Rick's Free Auto Repair Advice

Detail a car — Exterior Car Detailing

How to detail a car exterior

This is the second part of a two part series on how to detail a car. This portion deals with exterior car detailing. If you haven’t read the part about interior detailing, click here to start at the beginning.

Anybody can detail a car interior if they have the time and patience. Here’s a list of the tools and products you’ll need:

Exterior car detailing tools

Two 5-gallon buckets
Grit guard
Microfiber wash mitt
Microfiber towels
Bug Sponge
Wheel brush
Polishing/compounding machine and foam pads

Exterior car detailing supplies

Car wash soap
Glass cleaner
Polishing compound
Synthetic car wax/paint sealer
Aquapel glass protectant

Step-by-step directions on how to wash your car

Car washing tips:

Tip #1 NEVER wash your car in direct sunlight! The sun will dry the water too quickly and you’ll wind up with water spots. Wash your car in a shaded area.

Tip #2 NEVER WAX your car in direct sunlight. The sun will dry the wax before you can wipe off the excess. Wax your car in a shaded area

Tip #3 NEVER use dishwashing detergent to wash your car. Dishwashing detergent can dissolve and remove oils and resins from your car’s paint).

1) Insert the grit guard into the bottom of one bucket. This will be the “dirty” bucket. Fill with water.

2) Fill the second bucket with water and the correct amount of car wash soap

3) Rinse the entire vehicle with plain water to remove surface dust. Don’t skip this step! You don’t want to begin rubbing the paint surface without a rinse or the dust and grit will scratch the paint.

4) Spray wheel cleaner onto your allow wheels or wheel covers. Don’t scrub at this point. We’ll come back to the wheels later. You just want to give the cleaner time to work.

5) Start with the roof. Dip your wash mitt into the soapy water and wipe the roof in two directions. Avoid circular motions; they leave unwashed areas that you’ll have to redo later.

6) Rinse the wash mitt in the “dirty” bucket. Wipe the mitt microfiber car wash mittacross the grit guard at the bottom of the bucket to dislodge any dirt captured in the microfiber. The grit will fall to the bottom and your wash mitt will be clean and free of the kind of debris that can scratch the paint.

7) Dip your wash mitt in the sudsy water and continue washing. Once the roof is clean, move down to the front and rear windshields, pillars, hood/trunk, then doors and fenders. Rinse often in the dirty bucket. Empty the dirty water and refill several times during the wash.

8) Use the bug sponge to remove bug splatter from the grille area

9) Dry the car using microfiber towels.

Polish the paint

The polishing process bring out the shine in your paint and removes the light scratches. The pros use a high speed buffer, but DIYers should use a dual action compounding machine. It turns at a much slower speed to avoid burning the paint.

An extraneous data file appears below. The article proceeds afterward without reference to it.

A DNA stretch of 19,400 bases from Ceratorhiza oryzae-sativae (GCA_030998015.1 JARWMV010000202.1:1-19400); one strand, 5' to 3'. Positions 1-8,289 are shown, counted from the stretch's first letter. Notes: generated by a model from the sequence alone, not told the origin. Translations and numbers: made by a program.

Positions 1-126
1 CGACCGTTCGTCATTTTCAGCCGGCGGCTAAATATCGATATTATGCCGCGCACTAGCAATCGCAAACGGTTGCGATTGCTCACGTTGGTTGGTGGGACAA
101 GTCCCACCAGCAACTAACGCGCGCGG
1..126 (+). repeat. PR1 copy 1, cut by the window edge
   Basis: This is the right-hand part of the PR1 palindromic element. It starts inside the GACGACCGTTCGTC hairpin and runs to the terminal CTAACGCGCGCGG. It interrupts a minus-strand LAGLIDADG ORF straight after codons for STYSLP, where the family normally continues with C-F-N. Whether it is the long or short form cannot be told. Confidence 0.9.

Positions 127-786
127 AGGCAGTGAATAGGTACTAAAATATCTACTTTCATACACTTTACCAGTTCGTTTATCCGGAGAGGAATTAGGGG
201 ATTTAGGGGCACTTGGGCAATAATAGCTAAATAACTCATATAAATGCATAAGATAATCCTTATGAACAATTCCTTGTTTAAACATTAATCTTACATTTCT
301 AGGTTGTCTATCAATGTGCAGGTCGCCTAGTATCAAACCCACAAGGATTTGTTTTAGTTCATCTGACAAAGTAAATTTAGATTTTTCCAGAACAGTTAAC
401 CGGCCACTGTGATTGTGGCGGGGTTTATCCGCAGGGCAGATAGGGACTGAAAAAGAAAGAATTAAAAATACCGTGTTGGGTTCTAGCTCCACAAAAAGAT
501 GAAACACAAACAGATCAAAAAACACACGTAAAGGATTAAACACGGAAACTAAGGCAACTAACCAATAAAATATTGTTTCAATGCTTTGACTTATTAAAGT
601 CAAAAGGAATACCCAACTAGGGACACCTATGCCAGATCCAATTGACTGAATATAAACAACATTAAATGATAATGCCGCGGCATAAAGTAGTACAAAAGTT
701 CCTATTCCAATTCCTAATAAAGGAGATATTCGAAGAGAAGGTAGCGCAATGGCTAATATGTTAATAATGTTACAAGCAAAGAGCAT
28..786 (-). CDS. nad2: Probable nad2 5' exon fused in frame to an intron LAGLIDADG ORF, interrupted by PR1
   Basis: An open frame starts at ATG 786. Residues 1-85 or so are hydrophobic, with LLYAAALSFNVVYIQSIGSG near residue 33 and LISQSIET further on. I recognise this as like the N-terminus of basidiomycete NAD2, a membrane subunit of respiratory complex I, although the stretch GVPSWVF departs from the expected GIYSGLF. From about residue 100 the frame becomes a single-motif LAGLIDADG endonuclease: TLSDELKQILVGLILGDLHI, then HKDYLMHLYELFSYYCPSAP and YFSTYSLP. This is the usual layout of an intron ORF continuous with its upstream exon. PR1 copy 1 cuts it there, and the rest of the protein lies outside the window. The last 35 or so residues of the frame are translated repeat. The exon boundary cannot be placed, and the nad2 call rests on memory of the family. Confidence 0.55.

Follow the machine’s recommendations for pad selection. polish car paintApply the polish to the pad. Then wipe the pad across a small section of the paint. Don’t tackle too large a section and don’t overdo it by applying too much polish. Applying the polish to the pad and then wiping it on the paint reduces the amount of polish that gets flung off the pad.

Operate the compounding machine in rows, overlapping each row so you don’t miss a section of paint. After completing one section, wipe off the excess polish and continue wiping until you get a high gloss.

Repeat across all the painted surfaces.

detail car exterior

Apply synthetic car wax

Car lovers always like to debate whether to use a Carnauba or synthetic wax. I think it’s a no brainer—use a synthetic wax. Here’s why.

Carnauba wax produces a warmer and deep gloss, but that gloss doesn’t last long. You’ll be re-waxing  in another month or two if you want to maintain that same look. Next, Carnauba wax is harder to apply. It takes a lot more elbow grease to achieve the shine.

Synthetic car wax, on the other hand, is much easier to apply, last far longer and provides a 3-dimensional look.

Apply synthetic wax to a foam applicator and wipe on in small circles, moving in overlapping rows. Tackle one component at a time, like just the hood or a single fender. Once dry, wipe of the excess and continue wiping until you get a shine. Then move on to the next section.

Finish car detailing by cleaning the wheels

Re-wet the wheels with additional wheel cleaner. Use a brush wheel cleanerto clean the spokes. Then rinse and dry with a microfiber towel. Apply synthetic wax to the wheel.

Final comments and car detailing tips:

Skip the clay bar

You’ll notice that I didn’t include the clay bar step. Personally, I don’t think it’s worth the time and effort. The clay bar is supposed to pluck out “rail dust” that’s embedded in your paint. I suppose if you drive a lot around railroad tracks you might want to consider this step, but even then, I’m not convinced it does anything. If you disagree, great. Knock yourself out.

Don’t apply tire dressing

Yes, I know it makes your tires look great. But that’s all it does. It really doesn’t provide the kind of protection you might think. It washes off fairly soon and usually slings off the tire and deposits on your brand new wax job.

Treat window glass with Aquapel

Aquapel improves vision in the rain. I think it last much longer than Rain-X. In fact, it lasts almost a year on my windows.

Squeeze the wings to break the glass capsule inside. Wipe across the windshield. Then wipe with paper towels until the haze is gone. Repeat on rear and side windows.

©, 2019 Rick Muscopalt


Posted on by Rick Muscoplat


Custom Wordpress Website created by Wizzy Wig Web Design, Minneapolis MN